Home | Psychology of Wellness | Basic Emotions | Thoughts and Emotions
BY: T. Franklin Murphy | July 2016 (edited April 14, 2022)
Thoughts influence emotions and emotions influence thoughts. We modify thoughts, emotions, or behaviors and the entire cycle changes.
Thoughts are not facts; they’re just a string of words and images passing through consciousness, drawing attention, and stimulating emotions. Feelings stimulate thoughts, and thoughts stimulate feelings back and forth these two forces interact forming the conscious experience of living. A burst of emotion, forcing its way into consciousness, demands articulation with words—and as we begin to ruminate on the words, making the small big and the big small, we assign cause and affix blame. A fatal and interesting cycle—emotions spark thoughts and thoughts further agitate emotions.
"We are what our thoughts have made us; so take care about what you think. Words are secondary. Thoughts live; they travel far."
Our Multi-Function Brain
The layered and modulated construction of our brains solves and creates problems. Emotions, language and consciousness all evolved because of the benefits they provide to survival. They didn’t evolve together from a master plan to create the perfect being. Each addition to the brain evolved with new gifts to resolve existing glitches, while adding new complications. Each new layer and each new module adds to the complexity of existence—thoughts and emotion.
The Emotion-Thought Cycle
A spouse’s inconsiderate behavior triggers discomfort (emotions), the feeling initiates thoughts to explain the feeling and plan a response. The parade of thoughts, dances and moves through possible causes for the behavior, developing a theory and devising a plan. We ruminate, we judge, and we retaliate. We typically assign more meaning to the suspect action than the action deserves, blaming the unseen motivation to selfishness, stupidity or meanness. The wheel begins to turn, moving us through this magnifying cycle of words and emotions, disrupting our quietness of mind; we pain over unfairness, dread the future, and forget pleasant pasts.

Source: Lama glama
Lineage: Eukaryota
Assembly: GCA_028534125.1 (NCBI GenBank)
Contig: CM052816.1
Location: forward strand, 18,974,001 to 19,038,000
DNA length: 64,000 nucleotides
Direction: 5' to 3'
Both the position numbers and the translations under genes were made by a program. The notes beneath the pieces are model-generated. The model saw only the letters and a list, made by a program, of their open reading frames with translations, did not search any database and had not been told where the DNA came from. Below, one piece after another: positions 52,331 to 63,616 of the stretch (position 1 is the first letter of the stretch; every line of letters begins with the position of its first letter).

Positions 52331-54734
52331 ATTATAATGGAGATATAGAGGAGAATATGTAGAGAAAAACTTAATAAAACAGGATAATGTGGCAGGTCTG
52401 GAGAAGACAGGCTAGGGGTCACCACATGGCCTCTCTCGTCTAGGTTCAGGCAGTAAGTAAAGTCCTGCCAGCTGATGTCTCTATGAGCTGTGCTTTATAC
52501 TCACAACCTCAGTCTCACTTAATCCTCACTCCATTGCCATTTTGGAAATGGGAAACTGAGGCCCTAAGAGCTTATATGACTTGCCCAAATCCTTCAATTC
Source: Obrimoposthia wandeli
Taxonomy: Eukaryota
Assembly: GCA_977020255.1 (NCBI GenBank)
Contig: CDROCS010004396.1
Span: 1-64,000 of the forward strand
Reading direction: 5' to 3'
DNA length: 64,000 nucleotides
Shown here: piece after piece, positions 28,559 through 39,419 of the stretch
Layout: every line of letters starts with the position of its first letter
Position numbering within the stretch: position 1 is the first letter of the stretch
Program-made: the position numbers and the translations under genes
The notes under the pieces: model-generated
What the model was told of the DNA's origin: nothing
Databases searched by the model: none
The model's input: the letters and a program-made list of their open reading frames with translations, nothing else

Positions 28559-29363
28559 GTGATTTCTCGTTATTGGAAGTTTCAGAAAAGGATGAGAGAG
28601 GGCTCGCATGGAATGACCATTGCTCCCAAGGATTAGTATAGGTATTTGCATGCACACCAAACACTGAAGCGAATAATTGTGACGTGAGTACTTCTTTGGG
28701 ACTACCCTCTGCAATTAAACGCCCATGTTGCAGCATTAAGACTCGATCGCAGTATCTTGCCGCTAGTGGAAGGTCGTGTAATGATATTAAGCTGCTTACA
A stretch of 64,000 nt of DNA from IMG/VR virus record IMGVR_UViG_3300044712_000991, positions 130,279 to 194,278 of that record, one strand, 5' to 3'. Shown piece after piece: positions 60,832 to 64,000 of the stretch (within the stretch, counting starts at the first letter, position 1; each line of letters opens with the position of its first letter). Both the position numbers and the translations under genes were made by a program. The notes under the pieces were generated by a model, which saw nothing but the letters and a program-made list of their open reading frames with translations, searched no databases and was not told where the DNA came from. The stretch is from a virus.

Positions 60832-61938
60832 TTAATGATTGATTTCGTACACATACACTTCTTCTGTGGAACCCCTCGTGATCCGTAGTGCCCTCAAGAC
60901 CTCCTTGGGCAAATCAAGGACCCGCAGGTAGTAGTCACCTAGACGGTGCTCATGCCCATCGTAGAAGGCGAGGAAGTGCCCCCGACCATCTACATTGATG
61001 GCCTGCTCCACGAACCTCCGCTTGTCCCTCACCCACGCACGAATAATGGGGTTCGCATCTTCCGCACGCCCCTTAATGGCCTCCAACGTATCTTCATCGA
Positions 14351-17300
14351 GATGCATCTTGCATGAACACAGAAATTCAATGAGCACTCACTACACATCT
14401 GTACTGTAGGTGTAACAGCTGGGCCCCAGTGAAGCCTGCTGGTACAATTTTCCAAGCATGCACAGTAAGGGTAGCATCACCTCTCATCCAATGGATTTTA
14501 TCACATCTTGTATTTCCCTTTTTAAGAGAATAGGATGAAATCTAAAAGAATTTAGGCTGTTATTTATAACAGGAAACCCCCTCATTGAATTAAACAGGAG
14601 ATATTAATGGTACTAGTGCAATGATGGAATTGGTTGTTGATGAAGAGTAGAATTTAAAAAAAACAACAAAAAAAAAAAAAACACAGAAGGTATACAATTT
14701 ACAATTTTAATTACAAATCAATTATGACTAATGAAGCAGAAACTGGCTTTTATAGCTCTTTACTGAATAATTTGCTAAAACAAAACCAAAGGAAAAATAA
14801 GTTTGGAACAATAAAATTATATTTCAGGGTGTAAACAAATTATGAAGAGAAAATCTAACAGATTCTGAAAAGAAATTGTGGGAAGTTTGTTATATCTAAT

See Catastrophic Thinking for more on this topic
Our thoughts effortlessly jump from a simple inconsiderate action to a catastrophe of more disastrous causes. Instead of accepting humanness, we attribute shortcomings to atrocious character flaws. We muse, then dwell, then with paranoia imagine catastrophic causes, and inescapable conclusions. “Our mate is selfish; they hate us, they are cheating.” The conclusions, ill-conceived from limited information, create very painful meanings that are much more disrupting than the original behavior.
"Sometimes there is no darker place than our thoughts, the moonless midnight of the mind."
Our Subjective Thoughts Feel Like Facts
We react to self-generated thoughts as if they’re the facts, never challenging the facts, or examining the conclusions. Our fears intermingle with the creativity of language and author disturbing stories full of myth and assumption. Instead of closing the book, or rewriting the story (reframing), we lose ourselves in the emotion, and crumble, pulled into the engrossing drama.
"Our thoughts effortlessly jump from a simple inconsiderate action to a catastrophe of more disastrous causes."
Interrupting the Cycle
We will never escape the drawbacks to a multi-layered, multi-module brain. We benefit from the complexity of function, the resilience of segregated functions, and resourcefulness of independent functioning. When the modules get caught up into the quagmire of conflicting and repeating programs, we must intentionally intervene and interrupt the cycle. By mindfully evaluating thoughts stirring emotions, examining conclusions, and seeking alternate explanations, we provide an escape.
We should routinely question the accuracy of the ruthless thought soldiers marching through our mind. We can also intervene with the emotions. When we are running hot, we must have a repertoire of practices to cool. We can introduce soothing thoughts, change environments, or engage in mindful breathing.
We calm our bodies and open our minds. With more clarity, we may discover that the disastrous conclusions are faulty, based on self-created meanings; meanings that only exist in our thick-skulled heads.
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